So these cars have spilled down the escarpment hills on dark and drunken evenings […], but as soon as they halt their slide, as soon as they come to rest, they gradually become something else. They are absorbed within the forest. They become habitat for lizards and possums. Their skin grows mottled and less reflective. […] The wrecked cars remain at once very obviously cars, but at the same time, as dumped things, as things slowly decaying in the forest, manage to transcend their identity as cars, manage to transcend even the sense of ruin and simple decay. They gain another indeterminate skin.
The project documents a clandestine process of walking up into the Illawarra escarpment to remove pieces of illegally dumped cars with a battery-powered angle grinder.
The work revisits the terms of 60s Land Art within the context of contemporary socially engaged and post-media art. It stages a minor intervention in the local environment as a means of tracing the impure relation between natural and social space and exploring the awkward borders between proper and illicit environmental artistic action.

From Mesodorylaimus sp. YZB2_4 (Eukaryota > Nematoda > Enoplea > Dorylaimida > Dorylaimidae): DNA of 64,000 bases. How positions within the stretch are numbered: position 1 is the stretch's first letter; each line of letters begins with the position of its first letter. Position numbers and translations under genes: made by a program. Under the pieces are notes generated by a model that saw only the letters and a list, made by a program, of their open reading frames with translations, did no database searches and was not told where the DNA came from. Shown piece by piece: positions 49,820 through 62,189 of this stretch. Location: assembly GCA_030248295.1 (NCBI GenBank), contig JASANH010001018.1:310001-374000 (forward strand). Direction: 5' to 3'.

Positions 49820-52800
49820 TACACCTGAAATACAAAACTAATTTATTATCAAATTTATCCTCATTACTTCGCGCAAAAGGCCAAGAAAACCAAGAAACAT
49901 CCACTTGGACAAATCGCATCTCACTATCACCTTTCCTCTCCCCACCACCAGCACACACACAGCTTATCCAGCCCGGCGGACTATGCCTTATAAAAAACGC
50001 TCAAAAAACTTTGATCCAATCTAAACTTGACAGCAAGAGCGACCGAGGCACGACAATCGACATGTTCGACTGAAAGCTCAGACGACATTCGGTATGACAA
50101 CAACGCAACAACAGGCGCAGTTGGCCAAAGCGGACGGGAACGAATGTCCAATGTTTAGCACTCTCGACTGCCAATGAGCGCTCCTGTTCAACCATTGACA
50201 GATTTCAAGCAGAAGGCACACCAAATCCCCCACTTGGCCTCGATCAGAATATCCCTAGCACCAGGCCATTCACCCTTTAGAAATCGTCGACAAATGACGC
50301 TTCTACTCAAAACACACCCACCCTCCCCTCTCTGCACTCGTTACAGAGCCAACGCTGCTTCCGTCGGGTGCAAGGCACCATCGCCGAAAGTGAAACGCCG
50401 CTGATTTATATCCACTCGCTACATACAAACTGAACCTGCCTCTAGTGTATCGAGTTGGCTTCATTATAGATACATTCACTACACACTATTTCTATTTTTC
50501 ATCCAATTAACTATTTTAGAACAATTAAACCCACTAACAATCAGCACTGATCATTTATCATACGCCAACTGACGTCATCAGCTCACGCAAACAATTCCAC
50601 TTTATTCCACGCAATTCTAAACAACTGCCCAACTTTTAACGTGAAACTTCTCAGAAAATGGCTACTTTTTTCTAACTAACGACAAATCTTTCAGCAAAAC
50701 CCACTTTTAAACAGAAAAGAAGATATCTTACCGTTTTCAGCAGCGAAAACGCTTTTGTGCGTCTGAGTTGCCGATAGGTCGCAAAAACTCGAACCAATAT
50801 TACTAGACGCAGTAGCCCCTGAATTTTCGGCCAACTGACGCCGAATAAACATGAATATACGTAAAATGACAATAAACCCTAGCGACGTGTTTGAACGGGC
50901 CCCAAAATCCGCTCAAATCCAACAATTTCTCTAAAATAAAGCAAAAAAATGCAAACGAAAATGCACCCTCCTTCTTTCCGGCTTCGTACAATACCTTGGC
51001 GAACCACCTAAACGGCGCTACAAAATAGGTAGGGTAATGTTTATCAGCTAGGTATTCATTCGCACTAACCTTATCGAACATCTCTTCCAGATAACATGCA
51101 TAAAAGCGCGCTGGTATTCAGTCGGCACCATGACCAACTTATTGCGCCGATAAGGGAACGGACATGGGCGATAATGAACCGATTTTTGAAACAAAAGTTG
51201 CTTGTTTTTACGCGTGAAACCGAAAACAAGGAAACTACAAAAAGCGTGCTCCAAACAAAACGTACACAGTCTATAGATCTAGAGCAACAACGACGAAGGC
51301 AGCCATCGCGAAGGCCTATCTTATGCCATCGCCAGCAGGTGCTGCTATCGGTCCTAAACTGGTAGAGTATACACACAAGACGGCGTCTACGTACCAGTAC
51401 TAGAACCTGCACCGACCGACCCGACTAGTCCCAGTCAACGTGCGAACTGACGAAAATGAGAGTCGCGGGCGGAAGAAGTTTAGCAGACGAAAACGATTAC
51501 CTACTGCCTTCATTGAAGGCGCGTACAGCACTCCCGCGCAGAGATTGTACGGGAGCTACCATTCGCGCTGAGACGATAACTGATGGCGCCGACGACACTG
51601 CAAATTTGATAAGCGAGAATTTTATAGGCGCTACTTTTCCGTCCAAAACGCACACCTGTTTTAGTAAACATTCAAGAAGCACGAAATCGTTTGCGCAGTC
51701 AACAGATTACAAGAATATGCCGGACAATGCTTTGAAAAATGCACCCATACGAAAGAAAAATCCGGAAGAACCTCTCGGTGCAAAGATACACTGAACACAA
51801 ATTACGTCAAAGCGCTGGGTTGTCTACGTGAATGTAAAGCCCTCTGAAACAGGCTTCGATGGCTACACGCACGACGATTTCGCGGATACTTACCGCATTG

The social concerns of the project speak to the complexity of artistic intervention in social and environmental issues. Rather than directly making gestures of social critique, it adopts devious and compromised means to demonstrate ambivalence and complicity.
In its concern with walking practice and direct environmental interaction the project provides a provocative model for rethinking the possibilities of media art beyond narrowly technological conceptions.